One of the most important things we can do to overcome stigma is to focus on education to help dispel myths about AUD and addiction. By understanding that addiction is a treatable disease that cannot be cured by self-control or willpower, more people with AUD may be encouraged to accept professional help.
Treatment Options and Helpful Tools for AUD
If you or someone you know is struggling with AUD, there are many methods of treatment available. Whether the individual is struggling with mild, moderate, or severe AUD, they can benefit from personalized treatment. Standard forms of treatment include behavioral therapies, medication, and mutual support groups.
Behavioral treatments are counseling sessions led by health professionals that help individuals develop the skills they need to resist drinking, build a robust support system, set attainable goals, and cope with triggers that may cause relapse.
There are currently three medications available for those being treated for AUD. Naltrexone reduces heavy drinking, Acamprosate helps with abstinence, and Disulfiram causes unpleasant symptoms when alcohol is consumed.
Support groups offer accountability and encouragement for those in recovery. By connecting with others who can relate to the effects of AUD, a sense of community is established. It can reduce common triggers for alcohol consumption, such as loneliness or depression.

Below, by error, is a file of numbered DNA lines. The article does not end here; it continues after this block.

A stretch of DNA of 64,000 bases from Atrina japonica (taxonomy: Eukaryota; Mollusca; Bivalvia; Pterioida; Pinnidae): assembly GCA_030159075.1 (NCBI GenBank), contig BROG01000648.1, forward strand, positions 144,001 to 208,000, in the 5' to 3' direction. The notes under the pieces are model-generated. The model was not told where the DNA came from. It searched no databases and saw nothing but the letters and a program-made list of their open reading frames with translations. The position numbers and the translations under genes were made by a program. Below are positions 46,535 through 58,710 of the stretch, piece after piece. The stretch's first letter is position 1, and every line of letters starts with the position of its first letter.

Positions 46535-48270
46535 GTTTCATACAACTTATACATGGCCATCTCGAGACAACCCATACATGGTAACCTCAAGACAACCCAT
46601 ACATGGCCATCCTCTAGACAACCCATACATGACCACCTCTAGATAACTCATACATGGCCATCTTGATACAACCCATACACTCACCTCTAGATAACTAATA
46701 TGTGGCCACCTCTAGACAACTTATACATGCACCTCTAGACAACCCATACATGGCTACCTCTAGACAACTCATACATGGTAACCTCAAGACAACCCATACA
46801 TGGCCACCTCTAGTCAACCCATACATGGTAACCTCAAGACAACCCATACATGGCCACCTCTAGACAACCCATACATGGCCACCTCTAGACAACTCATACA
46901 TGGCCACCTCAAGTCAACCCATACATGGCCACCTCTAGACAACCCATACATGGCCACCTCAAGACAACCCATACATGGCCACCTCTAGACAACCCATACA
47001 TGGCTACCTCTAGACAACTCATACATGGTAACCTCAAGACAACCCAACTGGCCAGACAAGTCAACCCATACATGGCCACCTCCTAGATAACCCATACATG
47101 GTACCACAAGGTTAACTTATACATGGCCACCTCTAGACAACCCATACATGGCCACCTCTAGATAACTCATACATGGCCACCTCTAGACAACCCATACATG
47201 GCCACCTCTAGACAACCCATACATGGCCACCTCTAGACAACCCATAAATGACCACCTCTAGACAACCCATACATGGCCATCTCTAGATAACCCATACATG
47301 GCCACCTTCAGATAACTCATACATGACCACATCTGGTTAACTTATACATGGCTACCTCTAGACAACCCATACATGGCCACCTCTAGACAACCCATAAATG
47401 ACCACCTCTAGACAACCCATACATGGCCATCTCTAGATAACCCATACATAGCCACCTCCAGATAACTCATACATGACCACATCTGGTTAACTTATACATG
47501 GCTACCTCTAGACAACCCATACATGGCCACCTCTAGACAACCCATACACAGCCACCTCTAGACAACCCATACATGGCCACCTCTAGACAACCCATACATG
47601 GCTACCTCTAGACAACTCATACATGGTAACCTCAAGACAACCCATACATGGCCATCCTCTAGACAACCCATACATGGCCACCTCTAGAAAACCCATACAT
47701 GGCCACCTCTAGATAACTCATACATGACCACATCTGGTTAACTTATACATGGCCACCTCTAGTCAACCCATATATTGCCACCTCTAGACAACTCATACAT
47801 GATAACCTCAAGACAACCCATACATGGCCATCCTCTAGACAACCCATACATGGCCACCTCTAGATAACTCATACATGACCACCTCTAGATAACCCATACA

In addition to these common treatment options, many modern tools can be used for motivation and accountability. Various smartphone apps can help those with AUD establish healthy routines and offer daily encouragement and inspiration. There are also many online resources and support networks that make it possible to connect with others and get motivation throughout the day.
Another invaluable tool for recovery is Soberlink. Soberlink is an alcohol monitoring system that uses wireless connectivity and a professional-grade remote breathalyzer to document sobriety in real-time. When an individual tests, the intuitive system can send their results in real-time to everyone in their Recovery Circle or simply once a month, depending on what the person chooses. To help ensure accurate client setup, Monitored Clients and their loved ones can refer to Soberlink's Consensus Paper. Published in the Journal of Addiction Medicine, the paper relays helpful insight collected from nine expert clinicians regarding how Soberlink should be used in alcohol recovery.. Further, this system acts as a method of accountability, helps establish healthy lifestyle habits, and rebuilds trust in relationships to offset the potential for relapse.